However in that case it would be necessary for the beat detection to be performed to a high level of accuracy, and problems would arise due to noise in the received data. For that reason it is preferable to use the communication control method of the first embodiment.

A third embodiment of a CATV-LAN according to the present invention will be described, wherein transmission is executed in accordance with the priority of a message, where "priority" signifies a value which is assigned to a message, for indicating how rapidly the message must be transmitted. The lower the priority that is assigned to a message, the greater is the amount of delay which is permissible before the message is transmitted.

FIG. 24 shows the configuration of a modem in such a CATV-LAN. As shown, the modem includes a priority detection circuit 65 which detects the priority that is registered within a message, and temporarily inhibits the transmission operation by the transmitting control circuit 52 in accordance with the priority. The remainder of the embodiment is identical to that of the first embodiment of FIG. 4.

When a message is detected as having a low priority, the priority detection circuit 65 inhibits operation of the transmitting control circuit 52 until it is detected that an idle time interval of the transmission path has elapsed which is equal to more than 2 slot time intervals. The operation of the remaining parts 51 to 64 of the modem of this embodiment is identical to that described for the second embodiment above.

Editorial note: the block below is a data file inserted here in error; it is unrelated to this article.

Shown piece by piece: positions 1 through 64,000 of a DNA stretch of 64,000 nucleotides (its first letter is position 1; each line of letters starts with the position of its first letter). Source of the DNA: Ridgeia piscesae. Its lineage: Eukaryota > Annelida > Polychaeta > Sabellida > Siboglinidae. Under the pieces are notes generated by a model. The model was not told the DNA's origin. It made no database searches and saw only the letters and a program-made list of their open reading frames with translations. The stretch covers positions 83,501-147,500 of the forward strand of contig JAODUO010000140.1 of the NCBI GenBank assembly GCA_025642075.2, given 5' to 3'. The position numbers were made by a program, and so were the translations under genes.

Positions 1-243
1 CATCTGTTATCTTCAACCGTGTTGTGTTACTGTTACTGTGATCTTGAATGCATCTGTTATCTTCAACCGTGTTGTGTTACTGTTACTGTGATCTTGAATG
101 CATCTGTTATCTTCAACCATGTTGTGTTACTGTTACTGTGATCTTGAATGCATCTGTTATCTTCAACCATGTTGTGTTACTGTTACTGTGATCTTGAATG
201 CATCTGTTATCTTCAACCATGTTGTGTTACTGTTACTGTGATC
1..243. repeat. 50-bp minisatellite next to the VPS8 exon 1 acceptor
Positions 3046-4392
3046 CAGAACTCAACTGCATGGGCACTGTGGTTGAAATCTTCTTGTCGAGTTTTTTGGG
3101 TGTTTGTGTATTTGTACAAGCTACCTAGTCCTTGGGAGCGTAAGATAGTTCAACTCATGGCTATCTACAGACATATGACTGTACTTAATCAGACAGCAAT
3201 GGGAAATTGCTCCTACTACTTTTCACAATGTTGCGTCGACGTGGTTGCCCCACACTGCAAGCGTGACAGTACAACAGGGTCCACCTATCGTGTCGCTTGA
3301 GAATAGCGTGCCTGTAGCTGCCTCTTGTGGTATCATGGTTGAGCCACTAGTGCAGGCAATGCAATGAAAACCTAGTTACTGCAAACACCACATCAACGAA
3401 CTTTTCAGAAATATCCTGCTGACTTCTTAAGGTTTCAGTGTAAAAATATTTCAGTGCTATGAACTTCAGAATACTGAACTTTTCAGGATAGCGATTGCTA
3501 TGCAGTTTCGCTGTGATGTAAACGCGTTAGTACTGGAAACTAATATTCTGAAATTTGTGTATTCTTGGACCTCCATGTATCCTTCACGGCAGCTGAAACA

FIG. 25 shows a message 7 which includes a priority. It will be assumed that the priority can take either of two values, i.e. 1 and 2. If no priority is registered within a message, then the message is treated as having a priority of 1.

The operation of this CATV-LAN will be described referring to FIG. 21. It will be assumed that the message 2 and message 5 are to be transmitted by the modem 21, and that modem 22 is to transmit the message 3, and also a message 7 which has the priority 2.

Since messages 2, 3 and 5 do not have a priority registered therein, each of these is treated as having a priority of 1. Messages which have a priority of 1 are transmitted in the same way as for the second embodiment described above, in which priorities are not used.